In this Book
According to the received history, the Cistercian order was founded in Cîteaux, France, in 1098 by a group of Benedictine monks who wished for a stricter community. They sought a monastic life that called for extreme asceticism, rejection of feudal revenues, and manual labor for monks. Their third leader, Stephen Harding, issued a constitution, the Carta Caritatis, that called for the uniformity of custom in all Cistercian monasteries and the establishment of an annual general chapter meeting at Cîteaux.
The Cistercian order grew phenomenally in the mid-twelfth century, reaching beyond France to Portugal in the west, Sweden in the north, and the eastern Mediterranean, ostensibly through a process of apostolic gestation, whereby members of a motherhouse would go forth to establish a new house. The abbey at Clairvaux, founded by Bernard in 1115, was alone responsible for founding 68 of the 338 Cistercian abbeys in existence by 1153. But this well-established view of a centrally organized order whose founders envisioned the shape and form of a religious order at its prime is not borne out in the historical record.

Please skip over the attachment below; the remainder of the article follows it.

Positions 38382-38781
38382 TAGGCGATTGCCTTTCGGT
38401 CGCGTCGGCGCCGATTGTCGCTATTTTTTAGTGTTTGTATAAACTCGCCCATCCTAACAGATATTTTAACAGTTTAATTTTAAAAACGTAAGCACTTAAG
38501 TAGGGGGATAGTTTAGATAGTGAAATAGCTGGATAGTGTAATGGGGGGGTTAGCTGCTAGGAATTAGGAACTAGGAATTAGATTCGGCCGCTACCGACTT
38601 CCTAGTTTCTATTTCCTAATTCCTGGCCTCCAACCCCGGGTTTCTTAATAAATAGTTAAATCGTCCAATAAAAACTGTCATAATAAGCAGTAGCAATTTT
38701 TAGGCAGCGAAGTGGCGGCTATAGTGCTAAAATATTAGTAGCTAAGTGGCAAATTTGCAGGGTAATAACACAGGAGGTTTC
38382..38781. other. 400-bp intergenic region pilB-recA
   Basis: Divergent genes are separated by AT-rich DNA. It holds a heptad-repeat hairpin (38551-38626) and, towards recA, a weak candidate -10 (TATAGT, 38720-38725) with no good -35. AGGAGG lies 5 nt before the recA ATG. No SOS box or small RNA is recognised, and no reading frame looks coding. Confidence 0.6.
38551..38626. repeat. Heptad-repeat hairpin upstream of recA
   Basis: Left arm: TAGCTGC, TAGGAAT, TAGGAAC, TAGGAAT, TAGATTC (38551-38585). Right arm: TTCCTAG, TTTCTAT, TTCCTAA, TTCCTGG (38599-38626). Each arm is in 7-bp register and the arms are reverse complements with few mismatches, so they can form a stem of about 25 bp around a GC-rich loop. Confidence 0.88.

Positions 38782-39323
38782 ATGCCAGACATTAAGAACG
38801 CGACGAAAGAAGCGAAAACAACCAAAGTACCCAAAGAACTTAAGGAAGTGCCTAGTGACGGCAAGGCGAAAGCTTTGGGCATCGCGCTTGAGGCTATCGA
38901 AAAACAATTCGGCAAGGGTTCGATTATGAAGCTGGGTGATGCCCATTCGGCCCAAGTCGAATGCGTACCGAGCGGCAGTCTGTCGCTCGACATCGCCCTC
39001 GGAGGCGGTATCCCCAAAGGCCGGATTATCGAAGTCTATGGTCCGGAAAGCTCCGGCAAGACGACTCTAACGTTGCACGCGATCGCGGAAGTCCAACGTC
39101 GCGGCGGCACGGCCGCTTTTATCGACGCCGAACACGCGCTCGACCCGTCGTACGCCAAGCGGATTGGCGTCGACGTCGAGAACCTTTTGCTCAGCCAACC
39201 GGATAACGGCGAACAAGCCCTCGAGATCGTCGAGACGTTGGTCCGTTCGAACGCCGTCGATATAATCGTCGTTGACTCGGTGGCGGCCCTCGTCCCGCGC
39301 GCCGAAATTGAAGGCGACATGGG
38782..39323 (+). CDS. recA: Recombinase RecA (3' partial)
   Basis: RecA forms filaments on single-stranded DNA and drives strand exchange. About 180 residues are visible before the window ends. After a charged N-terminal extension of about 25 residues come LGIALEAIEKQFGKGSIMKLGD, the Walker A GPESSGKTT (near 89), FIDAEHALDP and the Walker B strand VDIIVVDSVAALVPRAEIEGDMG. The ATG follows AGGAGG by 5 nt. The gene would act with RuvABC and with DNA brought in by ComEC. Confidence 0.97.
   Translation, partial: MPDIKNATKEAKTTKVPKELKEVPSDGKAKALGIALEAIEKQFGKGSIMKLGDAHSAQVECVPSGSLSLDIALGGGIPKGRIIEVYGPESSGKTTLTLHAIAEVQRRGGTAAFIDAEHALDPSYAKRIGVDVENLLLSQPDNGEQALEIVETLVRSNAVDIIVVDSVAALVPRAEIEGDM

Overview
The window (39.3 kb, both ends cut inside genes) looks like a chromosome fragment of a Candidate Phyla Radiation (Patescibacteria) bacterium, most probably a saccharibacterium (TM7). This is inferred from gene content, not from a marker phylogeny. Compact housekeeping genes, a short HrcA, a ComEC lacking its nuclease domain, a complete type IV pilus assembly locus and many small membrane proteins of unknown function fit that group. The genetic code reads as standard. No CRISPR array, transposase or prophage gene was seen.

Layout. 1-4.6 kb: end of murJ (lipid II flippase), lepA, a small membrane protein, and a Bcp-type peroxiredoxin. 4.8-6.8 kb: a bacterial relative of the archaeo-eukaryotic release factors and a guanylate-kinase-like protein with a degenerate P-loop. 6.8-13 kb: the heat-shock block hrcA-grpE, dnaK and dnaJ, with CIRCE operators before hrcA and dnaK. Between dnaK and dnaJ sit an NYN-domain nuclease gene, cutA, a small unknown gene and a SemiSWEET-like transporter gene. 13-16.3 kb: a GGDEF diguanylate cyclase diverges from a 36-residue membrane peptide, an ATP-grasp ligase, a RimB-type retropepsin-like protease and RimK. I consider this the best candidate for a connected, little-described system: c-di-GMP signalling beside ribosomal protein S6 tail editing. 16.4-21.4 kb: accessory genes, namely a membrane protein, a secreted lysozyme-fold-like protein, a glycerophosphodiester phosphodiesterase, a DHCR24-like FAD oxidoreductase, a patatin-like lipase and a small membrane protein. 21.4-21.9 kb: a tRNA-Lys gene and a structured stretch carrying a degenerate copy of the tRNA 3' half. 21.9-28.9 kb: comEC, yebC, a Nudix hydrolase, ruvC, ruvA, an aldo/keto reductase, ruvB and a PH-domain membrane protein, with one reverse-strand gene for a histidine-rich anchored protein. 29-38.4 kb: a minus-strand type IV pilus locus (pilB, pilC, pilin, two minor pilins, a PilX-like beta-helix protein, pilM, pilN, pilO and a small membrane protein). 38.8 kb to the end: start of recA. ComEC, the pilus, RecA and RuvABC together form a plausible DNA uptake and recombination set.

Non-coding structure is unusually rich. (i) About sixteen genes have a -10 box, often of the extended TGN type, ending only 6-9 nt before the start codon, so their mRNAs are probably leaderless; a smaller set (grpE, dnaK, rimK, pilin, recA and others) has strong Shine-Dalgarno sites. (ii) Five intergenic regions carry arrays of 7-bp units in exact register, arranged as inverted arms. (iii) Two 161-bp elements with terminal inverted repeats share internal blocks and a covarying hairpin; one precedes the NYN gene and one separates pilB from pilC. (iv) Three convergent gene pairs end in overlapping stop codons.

Through an investigation of early Cistercian documents, Constance Hoffman Berman proves that no reliable reference to Stephen's Carta Caritatis appears before the mid-twelfth century, and that the document is more likely to date from 1165 than from 1119. The implications of this fact are profound. Instead of being a charter by which more than 300 Cistercian houses were set up by a central authority, the document becomes a means of bringing under centralized administrative control a large number of loosely affiliated and already existing monastic houses of monks as well as nuns who shared Cistercian customs. The likely reason for this administrative structuring was to check the influence of the overdominant house of Clairvaux, which threatened the authority of Cîteaux through Bernard's highly successful creation of new monastic communities.
For centuries the growth of the Cistercian order has been presented as a spontaneous spirituality that swept western Europe through the power of the first house at Cîteaux. Berman suggests instead that the creation of the religious order was a collaborative activity, less driven by centralized institutions; its formation was intended to solve practical problems about monastic administration. With the publication of The Cistercian Evolution, for the first time the mechanisms are revealed by which the monks of Cîteaux reshaped fact to build and administer one of the most powerful and influential religious orders of the Middle Ages.